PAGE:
In the present invention, an electrode pitch (i.e. the interleaved electrode grating pitch) that diffracts the light when it total internal reflects from the top surface of the electro-optic crystal was determined from the following constraints:
a) the pitch must be large enough to maintain sufficient electric field depth so as to allow sufficient interaction with the optical field; and
b) the pitch must not be so large as to drive the operational voltage (nominally the half wave voltage) above 100 volts.
The pitch was determined by making a test modulator with pitches of 10 μm and 30 μm center to center while modifying the duty cycle of the grating structure. The 10 μm electrode structures never produced much contrast and the 30 μm patterns had good contrast however they had extremely high operational voltages.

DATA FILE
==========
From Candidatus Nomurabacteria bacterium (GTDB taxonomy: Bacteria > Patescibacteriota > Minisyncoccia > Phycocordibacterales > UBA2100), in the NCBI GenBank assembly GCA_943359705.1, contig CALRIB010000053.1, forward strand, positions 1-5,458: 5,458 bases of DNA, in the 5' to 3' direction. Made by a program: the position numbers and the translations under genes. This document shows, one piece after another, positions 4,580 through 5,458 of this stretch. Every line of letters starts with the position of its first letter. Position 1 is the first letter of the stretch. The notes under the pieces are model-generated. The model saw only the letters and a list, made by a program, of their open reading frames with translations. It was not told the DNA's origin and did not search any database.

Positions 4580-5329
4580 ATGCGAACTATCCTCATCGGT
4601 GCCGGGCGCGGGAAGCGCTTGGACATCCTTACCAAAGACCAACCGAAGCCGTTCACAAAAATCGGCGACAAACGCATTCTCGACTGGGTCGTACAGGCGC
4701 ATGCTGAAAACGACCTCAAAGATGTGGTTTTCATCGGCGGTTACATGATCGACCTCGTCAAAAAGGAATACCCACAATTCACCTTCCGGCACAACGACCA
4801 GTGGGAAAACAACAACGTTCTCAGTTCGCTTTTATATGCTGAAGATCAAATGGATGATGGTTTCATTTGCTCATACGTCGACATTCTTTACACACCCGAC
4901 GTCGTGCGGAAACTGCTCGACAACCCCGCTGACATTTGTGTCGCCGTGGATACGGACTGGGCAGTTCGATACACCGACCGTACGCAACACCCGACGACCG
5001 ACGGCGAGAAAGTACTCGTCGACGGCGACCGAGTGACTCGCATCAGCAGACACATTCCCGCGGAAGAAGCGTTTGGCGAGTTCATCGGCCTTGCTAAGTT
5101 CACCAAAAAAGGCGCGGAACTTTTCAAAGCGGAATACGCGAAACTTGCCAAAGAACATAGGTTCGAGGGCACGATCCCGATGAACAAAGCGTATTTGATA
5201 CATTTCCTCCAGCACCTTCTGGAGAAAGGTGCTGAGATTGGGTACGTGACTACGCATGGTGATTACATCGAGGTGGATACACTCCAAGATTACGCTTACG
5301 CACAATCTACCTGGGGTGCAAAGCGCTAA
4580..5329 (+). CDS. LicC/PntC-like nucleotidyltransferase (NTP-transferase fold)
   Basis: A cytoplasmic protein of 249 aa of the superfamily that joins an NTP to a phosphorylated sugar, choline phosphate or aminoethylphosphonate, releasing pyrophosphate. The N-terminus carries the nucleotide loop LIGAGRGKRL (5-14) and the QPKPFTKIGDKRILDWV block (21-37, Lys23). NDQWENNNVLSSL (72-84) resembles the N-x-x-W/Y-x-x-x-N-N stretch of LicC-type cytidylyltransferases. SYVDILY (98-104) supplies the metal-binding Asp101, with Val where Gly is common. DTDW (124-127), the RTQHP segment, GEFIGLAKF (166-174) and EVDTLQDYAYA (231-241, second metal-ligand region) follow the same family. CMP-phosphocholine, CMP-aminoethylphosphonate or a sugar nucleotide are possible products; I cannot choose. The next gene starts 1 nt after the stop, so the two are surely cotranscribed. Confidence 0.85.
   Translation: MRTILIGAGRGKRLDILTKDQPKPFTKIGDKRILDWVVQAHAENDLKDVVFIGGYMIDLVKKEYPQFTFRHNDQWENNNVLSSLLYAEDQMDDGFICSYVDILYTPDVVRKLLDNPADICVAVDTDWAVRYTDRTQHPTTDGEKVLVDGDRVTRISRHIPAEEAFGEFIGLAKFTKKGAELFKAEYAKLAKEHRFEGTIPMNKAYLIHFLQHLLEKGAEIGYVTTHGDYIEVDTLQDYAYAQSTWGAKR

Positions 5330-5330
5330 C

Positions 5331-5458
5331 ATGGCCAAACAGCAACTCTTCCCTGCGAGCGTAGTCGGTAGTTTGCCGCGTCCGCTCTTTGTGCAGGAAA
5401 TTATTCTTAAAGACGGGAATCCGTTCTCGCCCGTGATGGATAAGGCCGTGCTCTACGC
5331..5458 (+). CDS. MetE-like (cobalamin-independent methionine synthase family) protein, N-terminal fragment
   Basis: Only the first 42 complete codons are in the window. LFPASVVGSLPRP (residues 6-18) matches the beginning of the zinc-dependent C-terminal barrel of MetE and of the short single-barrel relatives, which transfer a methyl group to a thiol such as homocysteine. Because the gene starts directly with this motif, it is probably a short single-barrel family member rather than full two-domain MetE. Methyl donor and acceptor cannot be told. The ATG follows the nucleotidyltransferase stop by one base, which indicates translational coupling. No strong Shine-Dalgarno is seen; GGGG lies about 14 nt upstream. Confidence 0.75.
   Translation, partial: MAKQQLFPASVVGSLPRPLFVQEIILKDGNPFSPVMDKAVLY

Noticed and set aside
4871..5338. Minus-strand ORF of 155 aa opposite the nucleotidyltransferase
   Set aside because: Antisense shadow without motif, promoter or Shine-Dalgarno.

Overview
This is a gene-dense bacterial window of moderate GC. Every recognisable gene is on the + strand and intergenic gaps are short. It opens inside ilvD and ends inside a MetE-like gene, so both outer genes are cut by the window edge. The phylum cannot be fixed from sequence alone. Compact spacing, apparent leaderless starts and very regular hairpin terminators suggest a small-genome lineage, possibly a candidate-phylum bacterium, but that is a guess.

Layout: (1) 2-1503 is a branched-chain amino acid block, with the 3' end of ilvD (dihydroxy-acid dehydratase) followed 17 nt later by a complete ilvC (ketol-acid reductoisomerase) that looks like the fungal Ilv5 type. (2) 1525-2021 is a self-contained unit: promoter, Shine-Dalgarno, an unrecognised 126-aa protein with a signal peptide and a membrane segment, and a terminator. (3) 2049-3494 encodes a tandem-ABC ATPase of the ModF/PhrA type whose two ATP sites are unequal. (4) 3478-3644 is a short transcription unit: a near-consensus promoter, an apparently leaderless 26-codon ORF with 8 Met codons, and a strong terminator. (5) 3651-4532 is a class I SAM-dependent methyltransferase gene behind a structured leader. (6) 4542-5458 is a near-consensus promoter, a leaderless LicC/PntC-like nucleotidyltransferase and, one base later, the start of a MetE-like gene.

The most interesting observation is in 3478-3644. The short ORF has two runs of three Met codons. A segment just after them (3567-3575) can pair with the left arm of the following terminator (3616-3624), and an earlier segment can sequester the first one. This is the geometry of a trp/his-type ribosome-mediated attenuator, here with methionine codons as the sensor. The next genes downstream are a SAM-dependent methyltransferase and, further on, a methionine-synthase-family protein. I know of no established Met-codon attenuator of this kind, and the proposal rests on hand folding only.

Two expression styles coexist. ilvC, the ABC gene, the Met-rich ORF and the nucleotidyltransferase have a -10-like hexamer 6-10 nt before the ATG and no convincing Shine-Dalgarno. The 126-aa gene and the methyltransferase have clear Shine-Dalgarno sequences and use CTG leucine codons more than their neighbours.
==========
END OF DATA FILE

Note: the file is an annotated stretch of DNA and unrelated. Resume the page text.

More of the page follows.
At the same time, a closed form solution of the penetration depth of the electric field inside the electro-optic crystal surface as a function of electrode pitch, electrode width, and applied voltage was undertaken. The results of this investigation was combined with a Finite Element evaluation of the optical interactions within the phase grating to estimate the contrast, interaction length, transmission and reconstruction properties of the electrode induced electro-optic grating structures. The conclusion was that the electrode period should exceed 15 μm to get high enough optical contrast. Therefore 15 to 20 μm range is a preferable electrode pitch. The considerations to meet system performance are contained in copending application.